The SBA estimates that the nearly 2,000 loans it expected to make would have supported about 22,600 jobs.



SBA LIBOR Base Rate March 2013 = 3.20%
SBA Fixed Base Rate March 2013 = 4.63%

Debenture Rate for February

The debenture rate is 2.21% but note rate is 2.249% and effective yield is only 4.29%.


The Federal Reserve’s stimulus efforts may be paying off, as employment rose 236,000 last month.  

The change in total nonfarm payroll employment for December was revised from +196,000 to +219,000, and the change for January was revised from +157,000 to +119,000.

Over the past month, the yield curve has moved up, getting somewhat steeper in the process, as long rates moved more than short rates. 

The slope of the yield curve—the difference between the yields on short- and long-term maturity bonds—has achieved some notoriety as a simple forecaster of economic growth.

More generally, a flat curve indicates weak growth, and conversely, a steep curve indicates strong growth.

Keep your eyes and ears open for this week’s auction of 30 year Treasury bonds.

Here is what the 30 year bond has been doing:

2001- 5.49
2002- 5.43
2003- ND
2004- ND
2005- ND
2006- 4.91
2007- 4.84
2008- 4.18
2009- 3.89
2010- 4.61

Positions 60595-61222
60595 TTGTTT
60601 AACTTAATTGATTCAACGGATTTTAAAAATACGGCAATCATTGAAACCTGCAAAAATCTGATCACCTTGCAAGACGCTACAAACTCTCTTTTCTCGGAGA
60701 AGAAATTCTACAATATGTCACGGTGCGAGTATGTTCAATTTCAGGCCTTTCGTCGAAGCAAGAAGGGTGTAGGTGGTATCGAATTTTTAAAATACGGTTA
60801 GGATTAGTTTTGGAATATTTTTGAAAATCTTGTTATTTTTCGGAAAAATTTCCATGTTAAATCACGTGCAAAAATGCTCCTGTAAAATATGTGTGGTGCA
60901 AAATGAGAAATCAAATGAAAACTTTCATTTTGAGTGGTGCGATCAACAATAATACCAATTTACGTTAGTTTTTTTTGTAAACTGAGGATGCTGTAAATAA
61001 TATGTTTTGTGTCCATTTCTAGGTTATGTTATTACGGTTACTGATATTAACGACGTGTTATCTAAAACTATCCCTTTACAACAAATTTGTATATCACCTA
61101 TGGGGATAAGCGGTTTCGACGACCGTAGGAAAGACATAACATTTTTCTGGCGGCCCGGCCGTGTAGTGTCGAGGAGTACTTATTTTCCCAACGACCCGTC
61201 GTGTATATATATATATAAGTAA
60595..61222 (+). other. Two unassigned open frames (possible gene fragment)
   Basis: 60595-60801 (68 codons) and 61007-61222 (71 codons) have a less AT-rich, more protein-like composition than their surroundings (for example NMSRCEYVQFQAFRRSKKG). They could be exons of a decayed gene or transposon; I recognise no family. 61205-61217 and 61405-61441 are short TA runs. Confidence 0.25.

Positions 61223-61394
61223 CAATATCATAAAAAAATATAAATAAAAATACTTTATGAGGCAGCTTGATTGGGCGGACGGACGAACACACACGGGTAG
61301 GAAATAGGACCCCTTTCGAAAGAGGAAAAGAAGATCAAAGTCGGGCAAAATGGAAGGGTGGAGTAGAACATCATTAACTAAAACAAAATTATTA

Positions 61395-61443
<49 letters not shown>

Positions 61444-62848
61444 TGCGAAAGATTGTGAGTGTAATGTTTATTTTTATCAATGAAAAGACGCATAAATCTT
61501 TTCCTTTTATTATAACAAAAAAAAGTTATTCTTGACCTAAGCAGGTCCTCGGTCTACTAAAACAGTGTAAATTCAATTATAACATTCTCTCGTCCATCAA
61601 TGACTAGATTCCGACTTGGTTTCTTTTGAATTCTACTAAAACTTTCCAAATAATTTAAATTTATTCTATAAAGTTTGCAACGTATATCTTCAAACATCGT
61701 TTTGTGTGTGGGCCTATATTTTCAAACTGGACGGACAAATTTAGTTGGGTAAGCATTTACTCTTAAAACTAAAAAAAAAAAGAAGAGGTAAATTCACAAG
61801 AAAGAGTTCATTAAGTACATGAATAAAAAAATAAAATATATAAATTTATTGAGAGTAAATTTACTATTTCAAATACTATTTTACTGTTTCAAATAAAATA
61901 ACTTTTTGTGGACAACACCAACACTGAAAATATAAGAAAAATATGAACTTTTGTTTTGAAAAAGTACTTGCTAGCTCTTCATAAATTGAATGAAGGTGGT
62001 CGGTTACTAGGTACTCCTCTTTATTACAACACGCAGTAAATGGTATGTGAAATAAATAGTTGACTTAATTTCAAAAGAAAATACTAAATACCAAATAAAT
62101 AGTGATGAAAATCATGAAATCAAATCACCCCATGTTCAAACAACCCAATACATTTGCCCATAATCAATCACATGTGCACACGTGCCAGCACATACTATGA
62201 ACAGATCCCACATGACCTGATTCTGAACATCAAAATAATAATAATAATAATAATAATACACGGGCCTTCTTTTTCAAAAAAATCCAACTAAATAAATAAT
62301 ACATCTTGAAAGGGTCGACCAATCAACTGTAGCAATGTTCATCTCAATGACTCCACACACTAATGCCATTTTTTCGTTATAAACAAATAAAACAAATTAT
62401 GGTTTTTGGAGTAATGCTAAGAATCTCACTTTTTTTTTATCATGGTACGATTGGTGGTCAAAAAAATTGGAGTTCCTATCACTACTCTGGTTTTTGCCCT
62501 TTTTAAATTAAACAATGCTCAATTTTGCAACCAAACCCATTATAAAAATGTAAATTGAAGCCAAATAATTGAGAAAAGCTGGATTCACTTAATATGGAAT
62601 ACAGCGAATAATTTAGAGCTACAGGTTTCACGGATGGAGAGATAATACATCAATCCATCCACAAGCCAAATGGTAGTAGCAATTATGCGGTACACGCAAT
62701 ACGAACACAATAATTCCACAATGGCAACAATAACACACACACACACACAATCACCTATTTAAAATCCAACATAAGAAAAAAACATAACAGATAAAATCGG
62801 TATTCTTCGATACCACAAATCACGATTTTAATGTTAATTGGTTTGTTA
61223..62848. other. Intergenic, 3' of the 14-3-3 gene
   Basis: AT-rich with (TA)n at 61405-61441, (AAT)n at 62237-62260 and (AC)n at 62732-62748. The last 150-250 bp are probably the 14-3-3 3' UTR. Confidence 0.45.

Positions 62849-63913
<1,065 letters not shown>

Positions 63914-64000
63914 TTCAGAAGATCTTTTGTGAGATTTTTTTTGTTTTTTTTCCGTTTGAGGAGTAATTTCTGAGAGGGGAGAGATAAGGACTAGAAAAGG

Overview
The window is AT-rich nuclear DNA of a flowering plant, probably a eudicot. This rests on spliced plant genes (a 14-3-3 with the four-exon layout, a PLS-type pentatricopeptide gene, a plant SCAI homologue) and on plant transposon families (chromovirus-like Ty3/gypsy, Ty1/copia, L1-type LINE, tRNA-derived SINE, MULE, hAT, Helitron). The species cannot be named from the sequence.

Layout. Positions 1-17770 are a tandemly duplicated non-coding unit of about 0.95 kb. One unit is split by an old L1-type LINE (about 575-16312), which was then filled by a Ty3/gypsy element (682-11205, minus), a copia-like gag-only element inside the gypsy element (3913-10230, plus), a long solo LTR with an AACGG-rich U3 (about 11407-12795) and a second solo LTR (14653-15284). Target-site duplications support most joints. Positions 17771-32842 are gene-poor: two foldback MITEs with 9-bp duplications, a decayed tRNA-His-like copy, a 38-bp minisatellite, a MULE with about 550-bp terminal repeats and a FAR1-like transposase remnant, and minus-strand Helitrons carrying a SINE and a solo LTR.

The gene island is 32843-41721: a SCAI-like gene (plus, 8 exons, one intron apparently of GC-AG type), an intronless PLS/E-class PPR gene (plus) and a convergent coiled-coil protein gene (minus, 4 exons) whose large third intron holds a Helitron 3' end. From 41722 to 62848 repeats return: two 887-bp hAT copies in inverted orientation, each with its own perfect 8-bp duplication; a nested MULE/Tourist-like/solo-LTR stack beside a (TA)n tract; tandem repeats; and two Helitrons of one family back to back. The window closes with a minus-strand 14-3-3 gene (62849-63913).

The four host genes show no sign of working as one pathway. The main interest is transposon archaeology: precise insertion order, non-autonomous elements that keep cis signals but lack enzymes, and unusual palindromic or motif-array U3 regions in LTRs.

2011- 2.89
2012- 2.77
2013-  3.25

Wait a minute, why no numbers for 2003, 2004, and 2005?

One month after the 9/11 attacks, the Treasury 30 year bond is discontinued. When the Treasury mothballed the 30-year bond in 2001, experts speculated it was trying to drive down long-term interest rates, which had remained stubbornly high while the Federal Reserve was slashing short-term interest rates to revive the economy. When the Treasury discontinued the 30-year bond in 2001, its yield fell 35 basis points in one day. Why? A shrinking supply of the 30-year Treasury bond caused increased demand to drive rates down.

What does all this mean?

I don’t know.

At last month’s auction, Treasury 30-year bonds rose to the highest yields at an auction since May.  U.S. 30-year bonds are among the securities most sensitive to consumer prices because of their long maturity, as inflation would erode the return on the bonds’ fixed payments for their duration.